For at least the third time in two years on Monday, prominent Russian official and the head of the country’s consumer rights watchdog, Gennady Onishchenko, sharply criticized the Department of Defense-funded Richard G. Lugar Center for Public Health Research in Tiblisi, Georgia. RIA Novosti reported:
“According to our assessments, this laboratory constitutes an important offensive link in the US military-biological capability,” Onishchenko was quoted by Russian media as saying, adding that compounds developed at the facility could be secretly employed to destabilize the political and economic situation in Russia.
Onishchenko has made similar comments in the past about the center, as detailed by blogger Joshua Kucera. Onishchenko also has a history of offering conspiratorial theories about Georgia, but Russia’s Ministry of Foreign Affairs also hinted at its disapproval of the center, stating in July: “Biological-related activities of the U.S. Department of Defense close to the Russian borders also cause our serious concern.”
These accusations have forced United States officials to emphasize that the center is not conducting any work related to biological weapons. In July, U.S. ambassador to Georgia remarked, “There still seems to be misperception that this laboratory is a military facility or is engaged in biological weapons research which is absurd.”
According to the center’s website, the Georgian and U.S. goal for the center “is to deal with infectious disease threats at their source, utilizing modern technological developments gleaned from the rapidly expanding knowledge base in public and animal health.” Georgia President Mikheil Saakashvili noted in March 2012 that American military researchers will conduct research at the laboratory, though the FAQ section of the center’s site tries to clarify that the presence of U.S. military personnel is not atypical in these sites. The FAQ also underscores that the center will not deal with biological-weapons related research, only focusing on the prevention of the spread of pandemic diseases.
Other than the presence of U.S. military scientists, the center’s obvious link to the U.S. military is that it was built by the Defense Department, specifically the Defense Threat Reduction Agency (DTRA). DTRA manages the Cooperative Threat Reduction (CTR) Program, which aims to “prevent the proliferation of WMD and related materials, technologies and expertise from former Soviet Union states.” Funding to Georgia’s research center and similar activities in the Eurasia region comes through CTR’s biological counter-proliferation projects. According to data from the Security Assistance Monitor, the U.S. spent over USD 1 billion on biological counter-proliferation projects in Eurasia region between 2003 and 2011. Unfortunately, only the 2008 CTR report provides a breakdown of how much funding each country in Eurasia received for biological counter proliferation projects, and in that year Georgia led all recipients with USD 67 million. According to an article in civil.ge, the U.S. has invested USD 150 million in the center as of this summer.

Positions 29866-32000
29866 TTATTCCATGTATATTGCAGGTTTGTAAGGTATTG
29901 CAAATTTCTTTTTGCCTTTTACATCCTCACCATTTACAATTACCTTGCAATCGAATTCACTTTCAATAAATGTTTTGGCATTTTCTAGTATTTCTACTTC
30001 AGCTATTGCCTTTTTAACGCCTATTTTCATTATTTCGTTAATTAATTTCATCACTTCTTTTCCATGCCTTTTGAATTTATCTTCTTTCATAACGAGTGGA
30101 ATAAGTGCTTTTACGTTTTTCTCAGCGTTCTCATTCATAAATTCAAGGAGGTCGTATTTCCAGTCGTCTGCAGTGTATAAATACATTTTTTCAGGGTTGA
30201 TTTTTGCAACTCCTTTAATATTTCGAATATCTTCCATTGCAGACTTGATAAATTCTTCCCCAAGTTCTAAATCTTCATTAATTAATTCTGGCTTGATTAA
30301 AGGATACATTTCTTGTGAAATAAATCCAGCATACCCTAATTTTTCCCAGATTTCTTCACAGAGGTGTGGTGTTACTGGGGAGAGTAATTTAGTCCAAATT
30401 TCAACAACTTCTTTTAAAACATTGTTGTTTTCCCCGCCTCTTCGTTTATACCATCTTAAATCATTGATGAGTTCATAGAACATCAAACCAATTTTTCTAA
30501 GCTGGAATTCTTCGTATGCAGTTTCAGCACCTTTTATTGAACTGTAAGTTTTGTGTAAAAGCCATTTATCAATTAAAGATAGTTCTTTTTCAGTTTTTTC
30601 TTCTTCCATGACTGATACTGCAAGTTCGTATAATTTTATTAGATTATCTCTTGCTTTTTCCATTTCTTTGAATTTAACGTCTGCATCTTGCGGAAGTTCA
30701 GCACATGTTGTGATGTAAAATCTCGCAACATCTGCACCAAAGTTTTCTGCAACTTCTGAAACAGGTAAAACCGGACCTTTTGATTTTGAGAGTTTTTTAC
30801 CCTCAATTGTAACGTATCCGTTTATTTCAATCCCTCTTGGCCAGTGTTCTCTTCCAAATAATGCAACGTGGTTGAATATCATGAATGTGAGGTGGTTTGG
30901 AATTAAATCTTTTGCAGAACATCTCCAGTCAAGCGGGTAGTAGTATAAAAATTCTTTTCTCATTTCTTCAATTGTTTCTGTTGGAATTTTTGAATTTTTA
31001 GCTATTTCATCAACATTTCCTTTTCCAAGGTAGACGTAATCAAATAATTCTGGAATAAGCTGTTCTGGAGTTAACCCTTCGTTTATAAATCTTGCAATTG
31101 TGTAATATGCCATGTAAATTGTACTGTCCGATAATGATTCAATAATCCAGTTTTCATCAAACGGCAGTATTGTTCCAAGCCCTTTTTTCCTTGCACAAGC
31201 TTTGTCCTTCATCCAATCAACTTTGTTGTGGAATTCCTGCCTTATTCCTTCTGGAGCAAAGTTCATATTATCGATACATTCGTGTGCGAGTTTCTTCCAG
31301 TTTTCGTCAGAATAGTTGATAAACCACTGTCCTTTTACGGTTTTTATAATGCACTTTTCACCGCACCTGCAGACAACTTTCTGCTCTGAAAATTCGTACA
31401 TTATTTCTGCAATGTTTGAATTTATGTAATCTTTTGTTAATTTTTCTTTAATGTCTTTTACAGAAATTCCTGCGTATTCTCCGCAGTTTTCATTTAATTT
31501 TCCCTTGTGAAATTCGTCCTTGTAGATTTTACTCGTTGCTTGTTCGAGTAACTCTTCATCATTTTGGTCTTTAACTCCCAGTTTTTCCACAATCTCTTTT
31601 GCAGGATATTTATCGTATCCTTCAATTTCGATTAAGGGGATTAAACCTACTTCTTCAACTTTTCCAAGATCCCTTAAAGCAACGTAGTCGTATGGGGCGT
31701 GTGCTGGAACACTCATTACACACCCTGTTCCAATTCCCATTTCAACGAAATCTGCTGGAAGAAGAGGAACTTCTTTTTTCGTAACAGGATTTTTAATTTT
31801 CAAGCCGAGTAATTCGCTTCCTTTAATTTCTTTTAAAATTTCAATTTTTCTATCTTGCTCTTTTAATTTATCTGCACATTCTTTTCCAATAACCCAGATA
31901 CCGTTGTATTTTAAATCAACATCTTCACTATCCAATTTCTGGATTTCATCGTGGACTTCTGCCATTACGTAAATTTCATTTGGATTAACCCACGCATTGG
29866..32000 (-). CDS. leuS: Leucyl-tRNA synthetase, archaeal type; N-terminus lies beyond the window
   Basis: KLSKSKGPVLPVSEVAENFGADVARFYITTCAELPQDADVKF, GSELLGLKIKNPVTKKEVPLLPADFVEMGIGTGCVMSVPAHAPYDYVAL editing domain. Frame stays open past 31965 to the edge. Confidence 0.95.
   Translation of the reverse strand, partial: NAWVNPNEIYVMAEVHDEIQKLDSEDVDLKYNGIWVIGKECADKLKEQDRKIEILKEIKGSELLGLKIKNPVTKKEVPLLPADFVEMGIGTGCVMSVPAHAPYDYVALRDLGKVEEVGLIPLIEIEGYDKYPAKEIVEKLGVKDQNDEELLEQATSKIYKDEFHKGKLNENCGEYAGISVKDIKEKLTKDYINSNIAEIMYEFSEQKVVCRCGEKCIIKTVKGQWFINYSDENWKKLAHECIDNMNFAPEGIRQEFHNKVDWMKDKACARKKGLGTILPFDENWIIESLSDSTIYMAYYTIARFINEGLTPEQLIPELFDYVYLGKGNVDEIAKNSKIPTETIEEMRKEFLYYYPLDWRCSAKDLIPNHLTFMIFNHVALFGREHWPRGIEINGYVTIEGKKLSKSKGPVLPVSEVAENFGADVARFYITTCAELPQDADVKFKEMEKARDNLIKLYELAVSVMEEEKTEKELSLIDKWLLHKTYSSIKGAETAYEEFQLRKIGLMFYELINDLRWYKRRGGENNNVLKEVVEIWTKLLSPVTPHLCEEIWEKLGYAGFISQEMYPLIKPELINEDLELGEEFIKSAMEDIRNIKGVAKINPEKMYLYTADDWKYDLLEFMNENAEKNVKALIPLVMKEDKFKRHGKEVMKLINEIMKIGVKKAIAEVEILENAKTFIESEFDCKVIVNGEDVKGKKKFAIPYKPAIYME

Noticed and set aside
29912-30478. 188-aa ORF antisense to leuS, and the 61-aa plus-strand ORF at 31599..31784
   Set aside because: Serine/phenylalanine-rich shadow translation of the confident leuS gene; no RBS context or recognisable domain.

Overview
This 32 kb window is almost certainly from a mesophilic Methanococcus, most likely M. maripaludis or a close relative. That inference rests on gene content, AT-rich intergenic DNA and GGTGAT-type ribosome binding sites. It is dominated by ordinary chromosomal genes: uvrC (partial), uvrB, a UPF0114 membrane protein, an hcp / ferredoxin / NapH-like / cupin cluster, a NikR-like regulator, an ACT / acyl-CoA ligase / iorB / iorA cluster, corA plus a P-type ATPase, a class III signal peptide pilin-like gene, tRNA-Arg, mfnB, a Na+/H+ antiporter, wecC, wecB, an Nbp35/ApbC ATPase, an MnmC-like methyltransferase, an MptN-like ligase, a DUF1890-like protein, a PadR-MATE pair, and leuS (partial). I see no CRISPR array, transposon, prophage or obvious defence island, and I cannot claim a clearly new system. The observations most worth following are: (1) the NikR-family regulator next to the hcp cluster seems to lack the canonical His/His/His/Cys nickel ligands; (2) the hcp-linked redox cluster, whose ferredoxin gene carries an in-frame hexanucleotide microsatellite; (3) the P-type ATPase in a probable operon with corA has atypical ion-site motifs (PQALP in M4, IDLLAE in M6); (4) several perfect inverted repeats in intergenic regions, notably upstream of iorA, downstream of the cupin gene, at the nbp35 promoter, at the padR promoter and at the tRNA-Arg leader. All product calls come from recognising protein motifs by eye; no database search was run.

DTRA has invested in similar centers throughout Eurasia, including a USD 100 million lab in Kazakhstan that is set to open in 2015. Unless Onishchenko criticizes each of the centers in the region, it is much more likely that his comments stem from displeasure over the close western-Georgian relationship rather than the lab itself. However, as noted by a profile of the center by the Georgian Democracy and Freedom Watch blog, there have been some local suspicions and inconsistencies surrounding the center. For instance, DTRA apparently stated in 2009 that only Georgian scientists would staff the center, which is clearly not the case. After interviewing Biological Arms Control expert Gunnar Jeremias, the profile ultimately wrote, “As far as Jeremias is able to tell from available information, there is nothing problematic with the lab, but transparency is essential for the public to have trust in what is going on.”